The Sports Council is already committed to assisting Manchester in building a stadium for the 2002 Commonwealth Games from its own capital funding scheme. other aspirants, such as Bradford, which seeks the relatively small amount of pounds 40m from Lottery funding, can proceed with some hope, judging by the Sports Council's stance.
"We said there was a need for one national stadium by the turn of the century," said Jonathan O'Neil, the Sports Council's spokesman. "We haven't said that there is not a need for large stadiums around the country. There is a lot of lottery money, and we have ring-fenced around 10 per cent for that type of project over the next few years."
The main challenge facing any large facility will be to find sufficiently profitable activities to take place in their stadium, given that the national stadium will claim the lion's share.
Sheffield's late switch to a project involving separate stadiums for athletics and field sports such as rugby and football strays outside the steering group's stated goal of creating a single, all-purpose stadium capable of hosting major sporting events.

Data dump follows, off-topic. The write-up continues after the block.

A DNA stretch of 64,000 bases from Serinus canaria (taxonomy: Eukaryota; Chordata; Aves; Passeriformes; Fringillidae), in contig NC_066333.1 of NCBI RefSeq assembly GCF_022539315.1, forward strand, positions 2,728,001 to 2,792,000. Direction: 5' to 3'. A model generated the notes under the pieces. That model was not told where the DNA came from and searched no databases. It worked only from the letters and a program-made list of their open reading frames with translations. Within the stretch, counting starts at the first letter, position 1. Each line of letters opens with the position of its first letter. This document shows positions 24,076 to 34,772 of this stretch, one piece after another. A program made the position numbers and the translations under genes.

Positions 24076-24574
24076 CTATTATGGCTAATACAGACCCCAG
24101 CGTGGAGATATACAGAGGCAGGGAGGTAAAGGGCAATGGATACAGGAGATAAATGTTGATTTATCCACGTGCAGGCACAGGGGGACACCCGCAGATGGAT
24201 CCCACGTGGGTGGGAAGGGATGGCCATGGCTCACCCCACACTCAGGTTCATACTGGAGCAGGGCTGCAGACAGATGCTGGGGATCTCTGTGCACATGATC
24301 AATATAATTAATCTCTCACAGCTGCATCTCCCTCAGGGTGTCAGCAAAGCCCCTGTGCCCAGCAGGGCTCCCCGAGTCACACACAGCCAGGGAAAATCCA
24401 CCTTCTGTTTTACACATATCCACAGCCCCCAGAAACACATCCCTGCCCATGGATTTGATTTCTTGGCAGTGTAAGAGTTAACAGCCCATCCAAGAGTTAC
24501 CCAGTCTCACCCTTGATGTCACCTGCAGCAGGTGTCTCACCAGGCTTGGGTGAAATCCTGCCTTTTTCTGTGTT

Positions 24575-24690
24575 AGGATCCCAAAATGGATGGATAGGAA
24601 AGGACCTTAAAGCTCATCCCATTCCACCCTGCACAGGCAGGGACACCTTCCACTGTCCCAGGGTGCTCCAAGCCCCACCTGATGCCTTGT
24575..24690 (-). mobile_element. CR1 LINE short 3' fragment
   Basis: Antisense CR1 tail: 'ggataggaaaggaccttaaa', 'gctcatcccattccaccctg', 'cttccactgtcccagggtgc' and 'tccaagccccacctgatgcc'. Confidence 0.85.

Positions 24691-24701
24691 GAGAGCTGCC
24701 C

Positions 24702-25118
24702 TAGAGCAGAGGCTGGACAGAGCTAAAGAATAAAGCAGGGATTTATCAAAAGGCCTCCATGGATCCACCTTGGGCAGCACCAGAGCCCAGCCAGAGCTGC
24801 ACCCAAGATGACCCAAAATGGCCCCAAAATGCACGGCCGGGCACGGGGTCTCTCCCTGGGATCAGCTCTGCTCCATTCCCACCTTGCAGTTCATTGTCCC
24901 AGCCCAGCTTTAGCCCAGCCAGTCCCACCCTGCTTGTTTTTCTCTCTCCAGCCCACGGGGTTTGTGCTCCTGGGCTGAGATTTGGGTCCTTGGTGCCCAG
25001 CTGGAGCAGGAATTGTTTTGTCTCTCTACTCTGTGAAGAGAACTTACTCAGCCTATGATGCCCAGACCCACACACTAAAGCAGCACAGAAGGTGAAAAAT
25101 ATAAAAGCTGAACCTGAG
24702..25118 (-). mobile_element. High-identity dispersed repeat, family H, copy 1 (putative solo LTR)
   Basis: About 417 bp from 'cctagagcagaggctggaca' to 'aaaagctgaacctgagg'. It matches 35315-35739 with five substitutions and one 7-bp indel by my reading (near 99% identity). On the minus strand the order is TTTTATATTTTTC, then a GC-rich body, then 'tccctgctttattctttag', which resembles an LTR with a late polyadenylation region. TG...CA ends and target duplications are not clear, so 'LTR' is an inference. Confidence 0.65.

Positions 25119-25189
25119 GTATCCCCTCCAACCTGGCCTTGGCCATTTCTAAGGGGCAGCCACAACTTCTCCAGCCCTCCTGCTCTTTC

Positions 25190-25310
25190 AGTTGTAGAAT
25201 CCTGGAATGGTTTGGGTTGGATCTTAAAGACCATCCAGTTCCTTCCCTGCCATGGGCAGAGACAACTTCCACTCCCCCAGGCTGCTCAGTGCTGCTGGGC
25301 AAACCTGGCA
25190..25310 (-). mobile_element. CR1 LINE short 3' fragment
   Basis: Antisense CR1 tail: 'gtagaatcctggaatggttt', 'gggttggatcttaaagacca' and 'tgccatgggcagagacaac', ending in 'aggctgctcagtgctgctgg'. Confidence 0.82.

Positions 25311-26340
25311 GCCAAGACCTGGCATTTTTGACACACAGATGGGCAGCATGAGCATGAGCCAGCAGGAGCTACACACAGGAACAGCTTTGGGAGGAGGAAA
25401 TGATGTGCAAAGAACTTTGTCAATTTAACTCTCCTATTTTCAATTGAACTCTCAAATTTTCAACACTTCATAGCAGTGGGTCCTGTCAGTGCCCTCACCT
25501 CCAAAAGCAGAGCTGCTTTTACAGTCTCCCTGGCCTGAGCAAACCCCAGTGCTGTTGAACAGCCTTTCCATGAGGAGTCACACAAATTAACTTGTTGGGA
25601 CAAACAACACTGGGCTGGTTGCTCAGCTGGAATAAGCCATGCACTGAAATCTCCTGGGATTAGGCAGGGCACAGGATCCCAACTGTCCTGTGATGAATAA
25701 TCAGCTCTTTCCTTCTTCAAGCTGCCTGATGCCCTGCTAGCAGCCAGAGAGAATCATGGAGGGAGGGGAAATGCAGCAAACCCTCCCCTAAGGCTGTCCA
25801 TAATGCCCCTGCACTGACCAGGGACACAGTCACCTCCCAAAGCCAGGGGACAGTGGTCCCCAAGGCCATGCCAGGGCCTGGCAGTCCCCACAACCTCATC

The bidding cities - London, Manchester, Birmingham, Sheffield and Bradford - were questioned in detail during final presentations to the steering group at the end of last week. "It is going to be a tough final call," O'Neil said. "There are so many different factors involved, and it is difficult to say that one bid is clearly ahead of the others."
The aspirations of Wembley and Bradford have been tempered by the need to adjust their claims so they fall within the technical requirements of the National Lottery scheme. Both bids involve plcs, which need to transform themselves into non-profit making trusts before Lottery money can be forthcoming.
The problem does not apply to Manchester, where the bid is going through the City Council, or Sheffield, which has a trust. Whoever gains the recommendation will have to apply from scratch for Lottery funds - because bids for money cannot be solicited.Reuse content